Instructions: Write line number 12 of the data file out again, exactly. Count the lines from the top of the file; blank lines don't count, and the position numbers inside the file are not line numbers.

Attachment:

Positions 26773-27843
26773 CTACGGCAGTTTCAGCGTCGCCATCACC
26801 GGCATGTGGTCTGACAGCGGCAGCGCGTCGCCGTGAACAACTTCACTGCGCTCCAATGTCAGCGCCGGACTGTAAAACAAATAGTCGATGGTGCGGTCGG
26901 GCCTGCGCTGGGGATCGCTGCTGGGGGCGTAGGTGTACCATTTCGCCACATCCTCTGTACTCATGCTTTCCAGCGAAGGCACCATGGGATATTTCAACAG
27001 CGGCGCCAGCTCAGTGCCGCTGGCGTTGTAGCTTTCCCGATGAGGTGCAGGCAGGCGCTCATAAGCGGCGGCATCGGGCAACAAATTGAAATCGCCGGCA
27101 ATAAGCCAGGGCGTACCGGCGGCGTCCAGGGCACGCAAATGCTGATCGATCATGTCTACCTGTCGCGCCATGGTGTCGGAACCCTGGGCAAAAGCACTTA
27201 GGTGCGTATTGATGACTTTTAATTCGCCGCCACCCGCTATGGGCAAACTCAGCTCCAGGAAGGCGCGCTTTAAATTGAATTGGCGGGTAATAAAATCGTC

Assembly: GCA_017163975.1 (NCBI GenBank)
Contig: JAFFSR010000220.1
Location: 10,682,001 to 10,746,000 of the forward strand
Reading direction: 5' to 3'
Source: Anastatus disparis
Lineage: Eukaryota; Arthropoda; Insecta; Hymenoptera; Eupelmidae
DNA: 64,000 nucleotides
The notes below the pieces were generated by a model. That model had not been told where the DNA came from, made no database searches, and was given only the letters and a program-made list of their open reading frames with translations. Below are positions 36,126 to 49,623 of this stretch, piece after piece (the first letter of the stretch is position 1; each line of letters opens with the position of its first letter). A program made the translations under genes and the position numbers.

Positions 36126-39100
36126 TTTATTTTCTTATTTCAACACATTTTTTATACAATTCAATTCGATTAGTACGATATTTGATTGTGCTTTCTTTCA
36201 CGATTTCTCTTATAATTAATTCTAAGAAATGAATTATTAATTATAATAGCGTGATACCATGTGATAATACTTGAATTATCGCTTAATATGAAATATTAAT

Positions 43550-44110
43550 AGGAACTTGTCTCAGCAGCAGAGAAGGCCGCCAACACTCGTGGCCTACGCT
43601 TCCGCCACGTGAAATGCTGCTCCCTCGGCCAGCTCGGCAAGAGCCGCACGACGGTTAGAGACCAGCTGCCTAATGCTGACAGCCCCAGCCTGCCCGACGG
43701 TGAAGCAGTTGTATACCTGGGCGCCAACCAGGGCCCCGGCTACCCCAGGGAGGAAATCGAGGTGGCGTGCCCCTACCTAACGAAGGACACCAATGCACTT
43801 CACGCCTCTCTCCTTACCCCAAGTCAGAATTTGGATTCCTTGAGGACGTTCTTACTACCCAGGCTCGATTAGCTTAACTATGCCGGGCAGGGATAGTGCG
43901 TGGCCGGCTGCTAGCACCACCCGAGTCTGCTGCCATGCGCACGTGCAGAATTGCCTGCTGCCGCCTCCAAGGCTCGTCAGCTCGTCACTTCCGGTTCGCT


Source: Anastatus disparis